Our personal relationships can be the source of the greatest joy and the most painful sorrow. What percentage of our lives are engrossed with the negative aspects of those connections? Unfortunately, the troubling times seem to loom fresh and powerful in our consciousness.
Perhaps is because we are clearly worriers and worrying produces feelings of unease, unhappiness, anxiety and or depression. Most of us are quick to assume the worst. When we are disappointed in others we quickly believe that they might have consciously attempted to damage us in some way, or disregard our feelings, or abuse our kindness. In truth, it is nearly impossible to comprehend the motives of others. They may not understand them either. But the reason we frequently see the glass ‘half-empty’ may have evolutionary and genetic implications.
The worriers among our ancestors, the ones that ran at the first glimpse of trouble, who stood erect at the first strange noise, who saw the world as threatening and dangerous, probably survived to reproduce. They passed along this negative outlook down the generations. It is literally in our genes. It is true that there are other impulses which often surprise us–altruism, courage, the willingness to die for a country, a cause, a loved-one. This tribal identification, not dissimilar to the reactions of ‘hive’ animals such as ants and bees, promotes the survival of the group, even at the expense of some of its defenders.
Yet we understand joy because we have all tasted it–and it can be incredibly uplifting. It may correlate with the neuropeptide dopamine’s release in the brain. But what is the source of our joy? Is it based on the accumulation of material goods? Success at work? At play? Does satisfying our competitive need to ‘win’ do it? But what about our interior state of consciousness? Philosophers and mystics have always pointed to our inner world, our minds as the creators of our reality. But does that meditator’s concept that we are each merely the witness of all our thoughts and feelings [therefore disassociating from them]?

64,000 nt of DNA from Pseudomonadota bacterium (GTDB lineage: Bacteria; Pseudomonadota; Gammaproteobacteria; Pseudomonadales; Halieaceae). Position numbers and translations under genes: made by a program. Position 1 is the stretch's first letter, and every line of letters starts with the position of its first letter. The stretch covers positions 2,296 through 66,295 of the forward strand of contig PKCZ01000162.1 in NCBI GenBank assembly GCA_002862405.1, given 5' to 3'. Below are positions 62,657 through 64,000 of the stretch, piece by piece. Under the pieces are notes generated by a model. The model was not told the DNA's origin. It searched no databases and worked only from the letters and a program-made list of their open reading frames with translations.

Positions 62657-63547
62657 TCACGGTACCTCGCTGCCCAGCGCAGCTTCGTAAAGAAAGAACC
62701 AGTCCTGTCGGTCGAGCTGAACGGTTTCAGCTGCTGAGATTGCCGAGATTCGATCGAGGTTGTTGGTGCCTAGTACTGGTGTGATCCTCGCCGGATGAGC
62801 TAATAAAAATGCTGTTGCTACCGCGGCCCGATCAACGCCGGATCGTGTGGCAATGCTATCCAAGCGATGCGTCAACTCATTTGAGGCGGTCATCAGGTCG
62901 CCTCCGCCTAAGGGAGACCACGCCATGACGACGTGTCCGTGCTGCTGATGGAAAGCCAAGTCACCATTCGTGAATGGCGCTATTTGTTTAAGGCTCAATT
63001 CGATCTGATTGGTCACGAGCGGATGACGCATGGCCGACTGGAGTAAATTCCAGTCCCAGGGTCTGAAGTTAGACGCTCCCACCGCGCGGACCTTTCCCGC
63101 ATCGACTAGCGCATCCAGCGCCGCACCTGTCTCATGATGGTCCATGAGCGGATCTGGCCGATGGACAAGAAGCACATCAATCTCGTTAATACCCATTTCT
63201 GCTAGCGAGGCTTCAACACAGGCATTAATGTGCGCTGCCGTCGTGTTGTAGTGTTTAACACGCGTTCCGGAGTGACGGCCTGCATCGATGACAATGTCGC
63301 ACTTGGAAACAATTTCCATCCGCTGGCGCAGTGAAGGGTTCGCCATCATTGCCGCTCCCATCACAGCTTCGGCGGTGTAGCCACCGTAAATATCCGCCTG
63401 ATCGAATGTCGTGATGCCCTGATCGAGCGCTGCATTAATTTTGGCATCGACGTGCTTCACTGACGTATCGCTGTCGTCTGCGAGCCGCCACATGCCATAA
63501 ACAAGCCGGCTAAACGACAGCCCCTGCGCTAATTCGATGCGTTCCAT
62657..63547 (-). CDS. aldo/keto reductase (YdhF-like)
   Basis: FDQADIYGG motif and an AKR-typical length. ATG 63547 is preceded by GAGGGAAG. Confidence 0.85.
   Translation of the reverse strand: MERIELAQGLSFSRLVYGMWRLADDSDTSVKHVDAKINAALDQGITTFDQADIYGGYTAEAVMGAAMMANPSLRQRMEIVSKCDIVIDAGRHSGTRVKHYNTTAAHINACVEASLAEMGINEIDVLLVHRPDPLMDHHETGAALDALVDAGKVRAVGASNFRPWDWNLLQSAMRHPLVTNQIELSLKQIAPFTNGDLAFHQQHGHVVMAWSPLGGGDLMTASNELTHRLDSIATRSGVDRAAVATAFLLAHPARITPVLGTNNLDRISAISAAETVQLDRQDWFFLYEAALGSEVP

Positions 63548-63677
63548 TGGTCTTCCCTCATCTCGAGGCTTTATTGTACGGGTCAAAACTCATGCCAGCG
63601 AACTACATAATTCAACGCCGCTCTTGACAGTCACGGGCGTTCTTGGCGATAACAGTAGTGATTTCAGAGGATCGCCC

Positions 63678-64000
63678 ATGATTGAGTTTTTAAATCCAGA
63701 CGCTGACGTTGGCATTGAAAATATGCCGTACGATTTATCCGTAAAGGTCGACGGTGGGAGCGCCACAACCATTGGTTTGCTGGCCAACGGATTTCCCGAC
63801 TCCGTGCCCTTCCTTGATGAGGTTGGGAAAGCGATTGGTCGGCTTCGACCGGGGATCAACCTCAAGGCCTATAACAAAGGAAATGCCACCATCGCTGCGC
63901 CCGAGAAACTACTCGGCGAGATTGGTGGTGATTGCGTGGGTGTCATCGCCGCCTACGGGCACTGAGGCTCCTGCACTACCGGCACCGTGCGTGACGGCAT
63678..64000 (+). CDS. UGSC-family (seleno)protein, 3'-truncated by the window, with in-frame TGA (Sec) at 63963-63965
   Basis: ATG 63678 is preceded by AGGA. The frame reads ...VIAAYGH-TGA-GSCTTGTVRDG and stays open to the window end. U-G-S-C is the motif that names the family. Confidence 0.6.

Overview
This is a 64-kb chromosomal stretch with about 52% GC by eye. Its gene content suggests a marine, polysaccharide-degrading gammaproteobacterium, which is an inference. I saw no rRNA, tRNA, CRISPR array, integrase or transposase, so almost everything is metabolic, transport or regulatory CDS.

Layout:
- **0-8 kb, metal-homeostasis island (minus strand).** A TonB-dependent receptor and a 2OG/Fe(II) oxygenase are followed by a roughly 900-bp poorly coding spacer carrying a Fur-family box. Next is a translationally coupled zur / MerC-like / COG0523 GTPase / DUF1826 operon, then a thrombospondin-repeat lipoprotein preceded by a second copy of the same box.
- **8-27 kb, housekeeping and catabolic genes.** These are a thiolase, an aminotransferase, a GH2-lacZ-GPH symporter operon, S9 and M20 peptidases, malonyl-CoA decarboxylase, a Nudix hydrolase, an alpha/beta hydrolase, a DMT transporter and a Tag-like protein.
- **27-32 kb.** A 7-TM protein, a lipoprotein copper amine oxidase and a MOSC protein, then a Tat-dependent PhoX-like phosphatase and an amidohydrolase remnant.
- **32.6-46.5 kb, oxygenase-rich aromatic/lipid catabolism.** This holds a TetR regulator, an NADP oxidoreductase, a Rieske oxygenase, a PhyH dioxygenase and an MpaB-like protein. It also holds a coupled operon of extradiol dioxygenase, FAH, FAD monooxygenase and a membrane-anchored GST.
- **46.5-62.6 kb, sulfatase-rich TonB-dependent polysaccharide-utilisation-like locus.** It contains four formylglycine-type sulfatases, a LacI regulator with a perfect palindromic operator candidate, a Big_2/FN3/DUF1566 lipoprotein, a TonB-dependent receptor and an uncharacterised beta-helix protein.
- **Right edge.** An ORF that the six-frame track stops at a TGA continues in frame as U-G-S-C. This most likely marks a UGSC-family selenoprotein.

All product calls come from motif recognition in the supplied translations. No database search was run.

As crucial as our mind’s interpretation of our inner world may be, there is an entire universe out there. We are not isolated, we are not celibate monks inhabiting a monastery. Most of us have family, friends, work associates who we need to deal with. Much of our joy and suffering arises from those relationships. Certainly we can choose how we ‘spin’ those interactions. Ultimately, however, we need to balance them against the real world around us.
To delude ourselves that all is well when it is not the case is ultimately unhelpful. But it is not unreasonable to create the environment by which change and transformation can occur. How do we balance the fear with the reaction to that fear? One concept that deserves special attention is that of karmic connections.
Those who believe that souls reincarnate over many life-times with the same souls playing different roles may perceive a difficult conumdrum. Is it ever the ‘spiritual thing to do’ to reject, abandon, escape from close friends and particularly relatives who upset us, challenge us, annoy us? Do we confront and challenge with threats and withdrawal? Or do we understand that our proximity indicates that we are placed together in this particular lifetime to assist each other work through difficult circumstances together.
Who knows the best way to deal with such situations? Do we attack, go on the offensive, berate, yell, humiliate the other? Or do we patiently and persistently challenge those we care about to become their higher selves?
That is sometimes the most difficult approach of all. Yet to avoid the effort to heal such close relationships only postpones the inevitable–in this lifetime of those that follow.